Directory of Open Access Journals (Sweden)

    Ana Lívia GOMES-CORNÉLIO

    2016-01-01

    Full Text Available Abstract Several calcium silicate-based biomaterials have been developed in recent years, in addition to Mineral Trioxide Aggregate (MTA. The aim of this study was to evaluate the cytotoxicity, genotoxicity and apoptosis/necrosis in human osteoblast cells (SAOS-2 of pure calcium silicate-based cements (CSC and modified formulations: modified calcium silicate-based cements (CSCM and three resin-based calcium silicate cements (CSCR1 (CSCR 2 (CSCR3. The following tests were performed after 24 hours of cement extract exposure: methyl-thiazolyl tetrazolium (MTT, apoptosis/necrosis assay and comet assay. The negative control (CT- was performed with untreated cells, and the positive control (CT+ used hydrogen peroxide. The data for MTT and apoptosis were submitted to analysis of variance and Bonferroni’s posttest (p < 0.05, and the data for the comet assay analysis, to the Kruskal-Wallis and Dunn tests (p < 0.05. The MTT test showed no significant difference among the materials in 2 mg/mL and 10 mg/mL concentrations. CSCR3 showed lower cell viability at 10 mg/mL. Only CSC showed lower cell viability at 50 mg/mL. CSCR1, CSCR2 and CSCR3 showed a higher percentage of initial apoptosis than the control in the apoptosis test, after 24 hours exposure. The same cements showed no genotoxicity in the concentration of 2 mg/mL, with the comet assay. CSC and CSCR2 were also not genotoxic at 10 mg/mL. All experimental materials showed viability with MTT. CSC and CSCR2 presented a better response to apoptosis and genotoxicity evaluation in the 10 mg/mL concentration, and demonstrated a considerable potential for use as reparative materials.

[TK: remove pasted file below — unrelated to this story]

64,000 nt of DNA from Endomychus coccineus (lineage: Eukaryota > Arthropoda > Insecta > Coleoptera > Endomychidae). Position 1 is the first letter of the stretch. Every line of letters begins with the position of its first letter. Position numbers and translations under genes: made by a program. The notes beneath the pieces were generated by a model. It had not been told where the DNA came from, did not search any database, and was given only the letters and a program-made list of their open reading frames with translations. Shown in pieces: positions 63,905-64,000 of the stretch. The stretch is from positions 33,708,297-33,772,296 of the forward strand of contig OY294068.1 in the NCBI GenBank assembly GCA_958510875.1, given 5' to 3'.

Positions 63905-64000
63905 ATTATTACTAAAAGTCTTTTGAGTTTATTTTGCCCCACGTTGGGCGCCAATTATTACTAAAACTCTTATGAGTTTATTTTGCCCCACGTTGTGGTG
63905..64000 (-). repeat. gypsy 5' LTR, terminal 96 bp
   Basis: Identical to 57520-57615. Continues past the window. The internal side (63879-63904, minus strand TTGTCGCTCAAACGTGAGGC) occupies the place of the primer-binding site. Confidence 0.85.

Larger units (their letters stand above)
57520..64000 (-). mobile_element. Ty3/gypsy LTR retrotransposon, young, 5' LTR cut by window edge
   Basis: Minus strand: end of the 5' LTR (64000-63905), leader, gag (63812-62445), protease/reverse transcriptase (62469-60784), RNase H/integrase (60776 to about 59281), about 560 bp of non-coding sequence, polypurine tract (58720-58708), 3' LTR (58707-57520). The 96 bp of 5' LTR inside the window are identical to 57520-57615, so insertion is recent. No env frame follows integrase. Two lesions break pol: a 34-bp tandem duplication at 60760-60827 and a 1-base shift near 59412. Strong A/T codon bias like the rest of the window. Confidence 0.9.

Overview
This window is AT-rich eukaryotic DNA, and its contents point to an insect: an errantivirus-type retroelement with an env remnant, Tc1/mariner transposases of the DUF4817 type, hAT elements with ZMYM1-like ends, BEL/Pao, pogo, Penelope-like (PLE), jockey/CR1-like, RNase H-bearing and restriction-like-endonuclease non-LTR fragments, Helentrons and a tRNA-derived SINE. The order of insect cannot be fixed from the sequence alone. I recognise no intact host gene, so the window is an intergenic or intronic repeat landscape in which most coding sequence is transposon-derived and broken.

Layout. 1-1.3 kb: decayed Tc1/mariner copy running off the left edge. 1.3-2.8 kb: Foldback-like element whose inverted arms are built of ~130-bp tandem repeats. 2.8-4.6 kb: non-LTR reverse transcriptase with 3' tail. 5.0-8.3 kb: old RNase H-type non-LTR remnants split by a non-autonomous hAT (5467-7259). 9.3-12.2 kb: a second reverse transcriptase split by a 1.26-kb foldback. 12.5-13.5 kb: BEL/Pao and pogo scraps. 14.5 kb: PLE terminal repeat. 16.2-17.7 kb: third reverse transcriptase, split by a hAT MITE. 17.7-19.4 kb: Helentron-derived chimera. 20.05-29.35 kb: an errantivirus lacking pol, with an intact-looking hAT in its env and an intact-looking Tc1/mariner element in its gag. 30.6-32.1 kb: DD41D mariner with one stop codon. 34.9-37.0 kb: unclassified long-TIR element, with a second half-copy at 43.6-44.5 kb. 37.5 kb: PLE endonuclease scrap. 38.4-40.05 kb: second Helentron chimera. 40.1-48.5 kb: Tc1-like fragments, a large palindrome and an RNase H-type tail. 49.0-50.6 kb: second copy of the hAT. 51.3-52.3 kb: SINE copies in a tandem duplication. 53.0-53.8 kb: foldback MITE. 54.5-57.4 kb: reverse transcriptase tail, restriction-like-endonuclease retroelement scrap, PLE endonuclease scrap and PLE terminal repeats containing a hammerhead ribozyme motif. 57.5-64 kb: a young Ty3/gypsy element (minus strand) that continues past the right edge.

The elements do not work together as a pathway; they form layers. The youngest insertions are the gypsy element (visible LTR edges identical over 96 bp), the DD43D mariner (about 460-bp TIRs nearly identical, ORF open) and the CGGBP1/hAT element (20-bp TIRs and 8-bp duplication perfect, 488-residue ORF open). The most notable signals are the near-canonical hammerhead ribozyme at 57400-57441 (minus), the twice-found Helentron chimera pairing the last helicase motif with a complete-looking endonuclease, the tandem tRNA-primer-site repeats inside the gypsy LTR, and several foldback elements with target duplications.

20. Assessing the genotoxic effects of two lipid peroxidation products (4-oxo-2-nonenal and 4-hydroxy-hexenal) in haemocytes and midgut cells of Drosophila melanogaster larvae.

    Science.gov (United States)

    Demir, Eşref; Marcos, Ricard

    2017-07-01